Mortgage approvals hold firm in November, despite increased pressure on banks from Eurozone crisis - ITEM Club
Andrew Goodwin, senior economic advisor to the EY ITEM Club, comments on today’s lending figures:
- Some encouragement from approvals holding up despite increased pressure on banks from Eurozone crisis
- Credit conditions unlikely to loosen while outlook is so uncertain
- Demand for unsecured credit remains subdued because of wider consumer weakness
“We can derive some encouragement from mortgage approvals holding firm in November. By that stage, the escalation of the Eurozone crisis had begun to exert pressure on the banking system so we could easily have seen approvals slip back. The net lending figures are softer, but these can be notoriously volatile month-to-month and there was always a good chance that October’s surge would be followed by a weaker figure in November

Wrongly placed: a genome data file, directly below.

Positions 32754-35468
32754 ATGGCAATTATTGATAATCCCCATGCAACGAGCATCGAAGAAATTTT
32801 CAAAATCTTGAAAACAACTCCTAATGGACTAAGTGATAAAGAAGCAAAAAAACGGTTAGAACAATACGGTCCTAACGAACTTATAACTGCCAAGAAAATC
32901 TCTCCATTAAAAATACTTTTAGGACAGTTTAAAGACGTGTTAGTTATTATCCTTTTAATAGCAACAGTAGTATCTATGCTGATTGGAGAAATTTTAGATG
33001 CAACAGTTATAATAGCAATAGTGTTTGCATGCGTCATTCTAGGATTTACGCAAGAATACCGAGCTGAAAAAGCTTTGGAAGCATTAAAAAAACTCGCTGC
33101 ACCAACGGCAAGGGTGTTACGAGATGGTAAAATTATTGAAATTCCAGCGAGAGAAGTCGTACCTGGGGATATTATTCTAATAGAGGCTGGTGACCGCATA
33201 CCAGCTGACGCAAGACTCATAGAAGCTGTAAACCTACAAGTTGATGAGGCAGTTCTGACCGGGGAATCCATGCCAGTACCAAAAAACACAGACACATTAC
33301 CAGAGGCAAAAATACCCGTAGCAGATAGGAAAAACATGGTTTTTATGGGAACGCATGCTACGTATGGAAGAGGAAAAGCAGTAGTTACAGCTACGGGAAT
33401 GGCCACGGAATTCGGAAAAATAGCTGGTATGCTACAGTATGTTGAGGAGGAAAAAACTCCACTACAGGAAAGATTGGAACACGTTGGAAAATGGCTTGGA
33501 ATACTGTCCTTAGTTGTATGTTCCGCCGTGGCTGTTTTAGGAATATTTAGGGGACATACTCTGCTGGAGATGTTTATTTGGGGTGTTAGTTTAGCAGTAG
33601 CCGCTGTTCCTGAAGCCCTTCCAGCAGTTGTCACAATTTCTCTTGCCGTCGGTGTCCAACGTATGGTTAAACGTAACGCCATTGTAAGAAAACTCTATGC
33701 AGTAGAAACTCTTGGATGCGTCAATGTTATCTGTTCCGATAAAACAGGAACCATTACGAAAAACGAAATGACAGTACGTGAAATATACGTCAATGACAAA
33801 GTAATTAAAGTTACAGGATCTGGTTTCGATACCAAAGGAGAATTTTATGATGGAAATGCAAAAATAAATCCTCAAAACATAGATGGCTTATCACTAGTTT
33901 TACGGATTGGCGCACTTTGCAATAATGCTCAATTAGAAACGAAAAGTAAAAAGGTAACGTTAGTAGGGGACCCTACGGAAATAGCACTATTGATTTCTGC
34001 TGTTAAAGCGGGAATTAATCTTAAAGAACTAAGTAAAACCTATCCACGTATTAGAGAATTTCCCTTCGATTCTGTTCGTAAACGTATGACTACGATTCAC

“In general these figures continue the trend of the past six months or so - activity is gradually picking up, albeit at levels still well below historical norms. This is sufficient to keep house prices broadly stable.
“Tomorrow’s credit conditions survey will give us a better idea of how lending flows are likely to change in the short-term. As things stand we’re unlikely to see any further loosening of credit conditions, given the heightened level of uncertainty. But the previous survey had raised concerns about the potential for adverse wholesale funding conditions to restrict lending and any further escalation in the Eurozone crisis could easily set us along this path.
“On the unsecured side it’s a case of ‘more of the same’. Demand for unsecured credit is very weak because consumers are reluctant to spend, whether that is because of their financial situation or a wider lack of confidence.”